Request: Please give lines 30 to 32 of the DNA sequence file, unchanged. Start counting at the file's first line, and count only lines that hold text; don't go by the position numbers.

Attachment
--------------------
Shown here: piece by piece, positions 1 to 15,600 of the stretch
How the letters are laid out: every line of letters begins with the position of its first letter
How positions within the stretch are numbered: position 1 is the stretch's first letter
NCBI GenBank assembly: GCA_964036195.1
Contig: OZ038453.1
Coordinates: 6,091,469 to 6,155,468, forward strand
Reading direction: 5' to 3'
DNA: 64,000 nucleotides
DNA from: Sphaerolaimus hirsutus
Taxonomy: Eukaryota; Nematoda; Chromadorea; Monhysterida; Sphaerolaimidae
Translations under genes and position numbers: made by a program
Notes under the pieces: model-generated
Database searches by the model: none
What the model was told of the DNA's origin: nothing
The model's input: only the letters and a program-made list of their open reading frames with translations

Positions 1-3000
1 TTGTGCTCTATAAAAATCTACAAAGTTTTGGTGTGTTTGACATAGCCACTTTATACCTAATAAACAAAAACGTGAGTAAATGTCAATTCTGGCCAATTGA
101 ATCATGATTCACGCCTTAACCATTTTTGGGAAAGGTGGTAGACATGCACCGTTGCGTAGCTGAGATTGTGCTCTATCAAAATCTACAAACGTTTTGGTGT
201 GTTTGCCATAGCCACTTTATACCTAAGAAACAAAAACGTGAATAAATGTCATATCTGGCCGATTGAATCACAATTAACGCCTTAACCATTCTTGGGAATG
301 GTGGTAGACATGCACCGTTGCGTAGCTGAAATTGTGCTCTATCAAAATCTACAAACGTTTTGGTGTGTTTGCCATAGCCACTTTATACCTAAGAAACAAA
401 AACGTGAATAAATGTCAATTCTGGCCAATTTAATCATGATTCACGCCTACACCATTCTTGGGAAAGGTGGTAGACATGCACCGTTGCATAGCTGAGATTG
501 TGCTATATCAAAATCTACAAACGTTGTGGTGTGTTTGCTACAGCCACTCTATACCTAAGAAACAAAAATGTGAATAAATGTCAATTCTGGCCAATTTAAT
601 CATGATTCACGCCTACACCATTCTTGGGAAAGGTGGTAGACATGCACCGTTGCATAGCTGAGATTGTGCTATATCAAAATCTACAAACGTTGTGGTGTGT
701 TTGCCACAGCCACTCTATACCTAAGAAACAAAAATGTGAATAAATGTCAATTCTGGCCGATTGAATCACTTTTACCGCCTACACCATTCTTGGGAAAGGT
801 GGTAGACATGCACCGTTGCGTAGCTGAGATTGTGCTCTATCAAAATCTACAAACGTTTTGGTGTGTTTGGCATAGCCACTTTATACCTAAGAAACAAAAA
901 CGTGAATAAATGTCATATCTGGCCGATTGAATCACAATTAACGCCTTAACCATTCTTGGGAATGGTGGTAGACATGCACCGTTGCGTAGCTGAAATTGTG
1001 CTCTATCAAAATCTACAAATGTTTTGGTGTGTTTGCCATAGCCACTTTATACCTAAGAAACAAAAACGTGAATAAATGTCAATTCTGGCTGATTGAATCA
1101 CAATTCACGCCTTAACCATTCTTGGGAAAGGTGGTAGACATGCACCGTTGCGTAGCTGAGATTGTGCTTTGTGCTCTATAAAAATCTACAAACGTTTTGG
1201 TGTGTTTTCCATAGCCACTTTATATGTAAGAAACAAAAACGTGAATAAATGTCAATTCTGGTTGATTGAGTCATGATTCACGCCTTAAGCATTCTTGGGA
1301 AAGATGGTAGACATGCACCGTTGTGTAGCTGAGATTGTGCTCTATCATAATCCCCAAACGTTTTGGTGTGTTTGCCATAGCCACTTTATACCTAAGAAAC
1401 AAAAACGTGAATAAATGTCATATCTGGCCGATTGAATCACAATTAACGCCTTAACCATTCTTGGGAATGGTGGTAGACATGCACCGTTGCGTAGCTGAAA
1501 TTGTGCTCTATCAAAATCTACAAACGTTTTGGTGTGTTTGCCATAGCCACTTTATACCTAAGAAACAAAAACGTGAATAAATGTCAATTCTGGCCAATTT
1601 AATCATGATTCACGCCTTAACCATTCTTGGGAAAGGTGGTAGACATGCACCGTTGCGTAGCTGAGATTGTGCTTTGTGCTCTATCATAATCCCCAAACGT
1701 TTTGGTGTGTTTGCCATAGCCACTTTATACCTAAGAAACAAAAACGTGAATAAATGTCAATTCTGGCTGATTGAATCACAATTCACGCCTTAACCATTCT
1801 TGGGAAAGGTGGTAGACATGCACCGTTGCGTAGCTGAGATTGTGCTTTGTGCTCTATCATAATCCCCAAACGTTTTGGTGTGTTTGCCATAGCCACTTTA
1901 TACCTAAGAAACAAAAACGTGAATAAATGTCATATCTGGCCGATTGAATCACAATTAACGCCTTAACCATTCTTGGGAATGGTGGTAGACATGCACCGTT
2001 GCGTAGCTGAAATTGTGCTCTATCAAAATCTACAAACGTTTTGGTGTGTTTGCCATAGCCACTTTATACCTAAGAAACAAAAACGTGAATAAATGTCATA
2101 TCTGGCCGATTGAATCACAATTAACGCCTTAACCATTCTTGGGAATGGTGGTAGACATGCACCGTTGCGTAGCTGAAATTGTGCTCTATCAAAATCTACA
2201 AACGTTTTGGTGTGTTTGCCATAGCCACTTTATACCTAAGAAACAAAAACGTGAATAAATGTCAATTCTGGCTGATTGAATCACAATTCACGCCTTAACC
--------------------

1301 AAGATGGTAGACATGCACCGTTGTGTAGCTGAGATTGTGCTCTATCATAATCCCCAAACGTTTTGGTGTGTTTGCCATAGCCACTTTATACCTAAGAAAC
1401 AAAAACGTGAATAAATGTCATATCTGGCCGATTGAATCACAATTAACGCCTTAACCATTCTTGGGAATGGTGGTAGACATGCACCGTTGCGTAGCTGAAA
1501 TTGTGCTCTATCAAAATCTACAAACGTTTTGGTGTGTTTGCCATAGCCACTTTATACCTAAGAAACAAAAACGTGAATAAATGTCAATTCTGGCCAATTT